[squid-dev] [PATCH] mime unfolding

Alex Rousskov rousskov at measurement-factory.com
Thu May 19 01:59:09 UTC 2016

On 05/14/2016 06:42 AM, Amos Jeffries wrote:

> One of the parsers you will find attached (MIME_UNFOLD_SLOW) is that
> loop expanded into functions so each if statement gets its own named
> function and so non-genius people can avoid reading the description of
> unfoldMime.

I am afraid you misunderstand the problem I am trying to solve. IMO, the
parsing code, as it was written before, was impossible for a human with
average abilities to fully comprehend. The number of if statements is
not the problem on its own. Moving an if statement into a function does
not solve the problem. There is just too much persistent state and state
change/interaction complexity. We have seen many examples of similar
code leading to bugs because nobody could fully comprehend the complex
interactions happening in loops like that.

With very few exceptions that neither of us, sadly, qualify for, humans
are incapable of writing low-level non-trivial parsing code correctly. I
have seen so many bugs in such code (in Squid and elsewhere) that I am
quite convinced that this is a nearly "universal truth".

Until we have better parsing tools at our disposal, we should use
tokenizers and similar safety helpers when writing parsing code, and we
should keep it simple. This will not fully protect us from bugs (nothing
will!), but it will reduce the number of bugs and will protect us from
most CVEs.

During this particular project, as you know, it took several private
review iterations to replace unsafe (and immediately buggy!) low-level
code with tokenizers. Reducing that loop complexity is the final step. I
was hoping that providing a sketch of how to do that would allow for a
quick and painless finale, but I was obviously wrong.

I tried again below, and I hope you will like the final result more. I
am leaving intermediate steps in case you would want to stop sooner than
I did. They are short.

The simplest implementation I can think of would look like this:

    while (!tk.atEnd()) {
        if (skipObsFolds(tk))
            result += ' '; // replace obs-folds with SP
            result += tk.chars(1); // advance one character

but we do not want to append one character at a time, so we optimize to
append more characters (while watching for the obs-fold start). That
"more characters" optimization is where the complexity and bugs come in.

I would start with appending all characters until CR or LF because
obs-fold has to start with CR or LF. This algorithm is not going to
catch all longest sequences, but it will be reasonably efficient while
remaining simple:

    while (!tk.atEnd()) {
        if (skipObsFolds(tk))
            result += ' '; // replaced all obs-folds with one SP
            result += tokenUntilCrLf(tk); // advance one or more chars

    /// always extracts the first character;
    /// extracts more characters if they are not CR or LF
    tokenUntilCrLf(Tokenizer &tk) {
        const SBuf buf = tk.remaining();
        const auto skipped = tk.skipOne(ANY) + tk.skipAll(notCRLF);
        return buf.substr(0, skipped);

Furthermore, we can observe that skipping the leading CR?LF? is always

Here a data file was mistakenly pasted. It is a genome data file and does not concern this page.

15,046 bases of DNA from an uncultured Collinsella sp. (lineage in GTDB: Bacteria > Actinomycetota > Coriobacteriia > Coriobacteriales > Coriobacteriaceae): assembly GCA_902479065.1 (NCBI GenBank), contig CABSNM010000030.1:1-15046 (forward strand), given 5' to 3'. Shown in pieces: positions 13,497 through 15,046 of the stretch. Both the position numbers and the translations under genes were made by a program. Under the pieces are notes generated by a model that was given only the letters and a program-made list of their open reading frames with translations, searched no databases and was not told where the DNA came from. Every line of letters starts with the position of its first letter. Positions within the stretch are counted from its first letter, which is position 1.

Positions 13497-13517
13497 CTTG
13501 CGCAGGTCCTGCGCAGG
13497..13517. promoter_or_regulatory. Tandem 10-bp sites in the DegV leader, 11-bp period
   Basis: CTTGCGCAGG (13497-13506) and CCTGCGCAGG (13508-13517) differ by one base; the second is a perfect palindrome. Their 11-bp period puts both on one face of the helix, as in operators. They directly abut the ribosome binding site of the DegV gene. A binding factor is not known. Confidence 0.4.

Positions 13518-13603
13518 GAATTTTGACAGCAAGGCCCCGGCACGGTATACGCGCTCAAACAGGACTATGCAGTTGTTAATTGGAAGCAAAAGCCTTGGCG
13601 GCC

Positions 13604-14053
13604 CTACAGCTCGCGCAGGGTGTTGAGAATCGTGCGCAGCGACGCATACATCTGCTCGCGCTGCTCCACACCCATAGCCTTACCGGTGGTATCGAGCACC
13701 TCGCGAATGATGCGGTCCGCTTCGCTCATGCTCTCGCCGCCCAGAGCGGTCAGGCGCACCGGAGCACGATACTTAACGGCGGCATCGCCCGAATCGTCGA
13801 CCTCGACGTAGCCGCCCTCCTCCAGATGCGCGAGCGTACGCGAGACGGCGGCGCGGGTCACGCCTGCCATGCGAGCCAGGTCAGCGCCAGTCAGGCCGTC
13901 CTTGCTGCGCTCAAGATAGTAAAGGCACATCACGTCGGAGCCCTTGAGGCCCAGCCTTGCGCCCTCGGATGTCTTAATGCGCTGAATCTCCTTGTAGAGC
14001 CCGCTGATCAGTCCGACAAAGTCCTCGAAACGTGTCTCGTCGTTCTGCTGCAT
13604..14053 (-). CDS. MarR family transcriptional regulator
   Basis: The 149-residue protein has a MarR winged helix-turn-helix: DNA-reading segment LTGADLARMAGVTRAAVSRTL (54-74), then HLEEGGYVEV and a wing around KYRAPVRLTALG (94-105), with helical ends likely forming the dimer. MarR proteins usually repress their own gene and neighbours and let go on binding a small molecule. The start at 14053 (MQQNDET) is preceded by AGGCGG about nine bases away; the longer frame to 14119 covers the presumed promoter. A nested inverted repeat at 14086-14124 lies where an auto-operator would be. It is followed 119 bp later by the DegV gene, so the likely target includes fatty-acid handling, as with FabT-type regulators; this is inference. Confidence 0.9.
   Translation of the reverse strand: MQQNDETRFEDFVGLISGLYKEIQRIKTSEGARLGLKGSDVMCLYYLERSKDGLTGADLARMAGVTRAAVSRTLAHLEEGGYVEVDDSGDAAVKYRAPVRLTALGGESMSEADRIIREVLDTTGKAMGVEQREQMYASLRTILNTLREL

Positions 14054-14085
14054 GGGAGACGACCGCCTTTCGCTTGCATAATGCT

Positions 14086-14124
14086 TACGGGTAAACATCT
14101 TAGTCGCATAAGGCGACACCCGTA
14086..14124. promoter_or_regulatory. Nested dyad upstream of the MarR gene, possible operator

safe _after_ our skipObsFolds() check. Thus, we can replace that
"skipped = ..." line above with the one that may skip even more:

  // this will skip at least one character (CR, LF, and/or notCRLF)
  const auto skipped =
      tk.skipOne(CR) + tk.skipOne(LF) + tk.skipAll(notCRLF);

Now you may notice that skipObsFolds() has to _start_ with a similar
CR?LF skipping sequence, so we can extract that common code from both
helper functions to arrive at something like this:

    while (!tk.atEnd()) {
        const SBuf all = tk.remaining();
        const auto crLen = tk.skipOne(CR); // may not be there
        const auto lfLen = tk.skipOne(LF); // may not be there
        if (lfLen && tk.skipAll(WSP)) // obs-fold!
            result += ' '; // replace one obs-fold with one SP
            result += all.substr(0, crLen+lfLen + tk.skipAll(notCRLF));

The above is a little too complex for my taste but is probably close to
optimal performance, given the tools that we have to use. "A little too
complex" because it is not _obvious_ that the loop is always making
progress. The somewhat hidden fact here is that if crLen+lfLen is zero
(i.e., no progress yet), then tk.skipAll(notCRLF) has to succeed
(progress!) since the next character has to be CR, LF, or none of those.

The usual "this is a sketch" disclaimer applies.

>  this is C/C++ not one of those formal proofing languages, and
> *can* implement the faster parser without compromising readability.

Agreed, but you did not accomplish that goal IMHO.

>> The delimiter is obs-fold, not CRLF.

> It is neither.

Here I obviously disagree. The delimiter is obs-fold. No grammar
complexities and ambiguities change that fact.

I am skipping the rest of the discussion about the types of parsers we
are writing. To reach any consensus there would require the level of
accuracy in terminology and methodology that I have never seen on this
mailing list. If you think that I sketched a recursive descent parser,
we both can survive that misunderstanding. At the end of the day, a
parser category consensus would not solve any important problems.


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